The evolution of managerial expertise: How corporate culture can run amok

Dan Bernhardt, Eric Hughson, Edward Kutsoati

Research output: Contribution to journalArticlepeer-review

Abstract

This paper investigates how noisy evaluation of worker skills affects human capital investments and hiring. Individuals distort investments toward skills that most managers can evaluate. Dynamically, when workers become managers, managerial expertise can become increasingly skewed over time, raising investment distortions and reducing output. If firms select managerial expertise strategically, efficient investments can be retrieved when (a) identifying whether workers' skills matter more than distinguishing among skilled workers, and (b) initial investment distortions are small. Otherwise, such strategic design worsens long-run outcomes. Finally, we determine when short-run affirmative action policies are effective.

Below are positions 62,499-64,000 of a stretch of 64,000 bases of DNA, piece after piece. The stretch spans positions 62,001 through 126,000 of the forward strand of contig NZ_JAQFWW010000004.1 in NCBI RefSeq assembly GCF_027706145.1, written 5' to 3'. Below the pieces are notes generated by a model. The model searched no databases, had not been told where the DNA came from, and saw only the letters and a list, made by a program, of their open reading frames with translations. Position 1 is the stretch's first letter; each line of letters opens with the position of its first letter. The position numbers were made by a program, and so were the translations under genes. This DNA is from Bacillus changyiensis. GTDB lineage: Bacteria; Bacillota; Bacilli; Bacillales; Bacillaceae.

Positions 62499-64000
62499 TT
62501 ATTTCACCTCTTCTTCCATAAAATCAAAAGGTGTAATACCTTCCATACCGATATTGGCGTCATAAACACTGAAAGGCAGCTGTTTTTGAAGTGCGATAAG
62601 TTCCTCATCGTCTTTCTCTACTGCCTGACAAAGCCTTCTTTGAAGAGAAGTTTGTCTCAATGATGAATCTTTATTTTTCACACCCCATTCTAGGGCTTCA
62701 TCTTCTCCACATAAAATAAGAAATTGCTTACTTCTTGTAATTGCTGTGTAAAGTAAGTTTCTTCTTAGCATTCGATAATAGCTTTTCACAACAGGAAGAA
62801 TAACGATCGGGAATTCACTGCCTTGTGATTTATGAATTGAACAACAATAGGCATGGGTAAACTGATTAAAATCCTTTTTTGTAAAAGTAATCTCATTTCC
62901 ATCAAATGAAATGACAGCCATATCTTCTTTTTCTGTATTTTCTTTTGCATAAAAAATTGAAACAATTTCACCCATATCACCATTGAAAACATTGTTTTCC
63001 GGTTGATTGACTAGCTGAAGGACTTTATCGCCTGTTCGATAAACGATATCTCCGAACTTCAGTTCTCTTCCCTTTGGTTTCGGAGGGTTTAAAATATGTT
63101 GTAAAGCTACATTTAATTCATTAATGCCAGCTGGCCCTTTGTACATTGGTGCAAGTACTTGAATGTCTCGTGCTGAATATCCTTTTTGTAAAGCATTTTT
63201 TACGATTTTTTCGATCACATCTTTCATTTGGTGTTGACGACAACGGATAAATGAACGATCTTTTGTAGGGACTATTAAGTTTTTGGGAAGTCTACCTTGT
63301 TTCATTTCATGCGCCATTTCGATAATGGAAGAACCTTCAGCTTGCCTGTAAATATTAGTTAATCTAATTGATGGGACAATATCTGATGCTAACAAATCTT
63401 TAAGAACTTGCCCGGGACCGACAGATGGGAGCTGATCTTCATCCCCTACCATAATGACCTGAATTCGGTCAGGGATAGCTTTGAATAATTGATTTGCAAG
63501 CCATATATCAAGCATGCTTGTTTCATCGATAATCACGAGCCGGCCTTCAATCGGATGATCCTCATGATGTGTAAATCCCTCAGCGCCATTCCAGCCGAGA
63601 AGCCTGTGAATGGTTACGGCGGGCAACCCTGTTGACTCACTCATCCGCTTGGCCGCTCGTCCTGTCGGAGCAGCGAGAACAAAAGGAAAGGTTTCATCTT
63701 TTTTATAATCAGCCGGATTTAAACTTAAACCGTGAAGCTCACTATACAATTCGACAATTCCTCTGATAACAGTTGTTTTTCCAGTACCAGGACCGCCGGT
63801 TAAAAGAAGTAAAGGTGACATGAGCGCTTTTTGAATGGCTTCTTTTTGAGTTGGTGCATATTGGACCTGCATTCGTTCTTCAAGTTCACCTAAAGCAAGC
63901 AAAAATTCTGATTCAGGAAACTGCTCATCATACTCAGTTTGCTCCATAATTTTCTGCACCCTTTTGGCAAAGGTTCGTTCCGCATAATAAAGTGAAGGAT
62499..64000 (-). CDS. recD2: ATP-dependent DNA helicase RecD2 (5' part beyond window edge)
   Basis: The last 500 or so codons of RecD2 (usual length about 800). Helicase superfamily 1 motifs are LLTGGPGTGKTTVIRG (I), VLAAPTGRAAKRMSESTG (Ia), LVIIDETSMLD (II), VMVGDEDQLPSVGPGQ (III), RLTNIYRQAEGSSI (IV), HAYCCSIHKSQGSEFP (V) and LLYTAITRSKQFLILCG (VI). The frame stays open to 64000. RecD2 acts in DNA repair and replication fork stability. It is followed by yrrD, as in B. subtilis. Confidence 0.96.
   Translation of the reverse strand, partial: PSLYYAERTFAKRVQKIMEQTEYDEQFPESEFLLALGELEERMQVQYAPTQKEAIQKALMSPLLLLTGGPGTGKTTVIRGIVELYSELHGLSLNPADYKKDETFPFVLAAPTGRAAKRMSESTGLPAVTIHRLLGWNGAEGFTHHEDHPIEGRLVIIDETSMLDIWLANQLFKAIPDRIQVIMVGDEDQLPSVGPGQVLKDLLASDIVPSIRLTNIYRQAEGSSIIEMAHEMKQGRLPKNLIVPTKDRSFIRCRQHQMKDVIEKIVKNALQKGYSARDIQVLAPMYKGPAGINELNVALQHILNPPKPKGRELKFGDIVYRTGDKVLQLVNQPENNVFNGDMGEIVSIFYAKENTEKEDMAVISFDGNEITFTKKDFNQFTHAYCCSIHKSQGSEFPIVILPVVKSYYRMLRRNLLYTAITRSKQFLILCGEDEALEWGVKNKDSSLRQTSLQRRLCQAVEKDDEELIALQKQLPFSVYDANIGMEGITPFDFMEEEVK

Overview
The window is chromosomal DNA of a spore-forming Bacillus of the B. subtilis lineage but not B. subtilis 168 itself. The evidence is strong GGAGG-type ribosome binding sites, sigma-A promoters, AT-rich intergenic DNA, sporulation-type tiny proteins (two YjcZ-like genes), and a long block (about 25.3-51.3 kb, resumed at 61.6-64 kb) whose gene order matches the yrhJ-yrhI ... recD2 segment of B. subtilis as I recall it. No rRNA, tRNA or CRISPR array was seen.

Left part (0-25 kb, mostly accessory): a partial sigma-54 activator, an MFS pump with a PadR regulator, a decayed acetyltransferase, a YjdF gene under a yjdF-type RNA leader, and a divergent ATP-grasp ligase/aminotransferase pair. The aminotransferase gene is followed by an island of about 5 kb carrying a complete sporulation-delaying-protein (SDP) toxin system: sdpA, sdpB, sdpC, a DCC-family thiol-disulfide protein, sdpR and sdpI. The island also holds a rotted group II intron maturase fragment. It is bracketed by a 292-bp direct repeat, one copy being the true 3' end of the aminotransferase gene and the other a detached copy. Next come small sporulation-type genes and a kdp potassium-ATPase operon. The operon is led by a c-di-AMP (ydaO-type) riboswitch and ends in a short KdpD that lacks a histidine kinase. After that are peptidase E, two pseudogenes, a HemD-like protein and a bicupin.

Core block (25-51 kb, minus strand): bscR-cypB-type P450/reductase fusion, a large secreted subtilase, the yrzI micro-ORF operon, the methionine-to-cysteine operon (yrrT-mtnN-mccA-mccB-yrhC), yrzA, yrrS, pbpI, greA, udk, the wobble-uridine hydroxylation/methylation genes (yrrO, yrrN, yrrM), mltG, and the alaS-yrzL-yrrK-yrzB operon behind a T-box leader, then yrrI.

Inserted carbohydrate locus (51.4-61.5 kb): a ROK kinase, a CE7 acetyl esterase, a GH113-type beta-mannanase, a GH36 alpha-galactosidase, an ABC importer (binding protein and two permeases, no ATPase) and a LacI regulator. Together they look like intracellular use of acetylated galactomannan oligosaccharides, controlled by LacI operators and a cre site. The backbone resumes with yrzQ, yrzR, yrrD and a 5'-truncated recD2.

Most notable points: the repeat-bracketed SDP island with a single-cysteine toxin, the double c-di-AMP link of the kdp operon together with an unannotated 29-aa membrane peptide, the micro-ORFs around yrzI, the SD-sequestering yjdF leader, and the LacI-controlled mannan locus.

Original languageEnglish (US)
Pages (from-to)195-221
Number of pages27
JournalAmerican Economic Review
Volume96
Issue number1
DOIs
StatePublished - Mar 1 2006

ASJC Scopus subject areas

  • Economics and Econometrics

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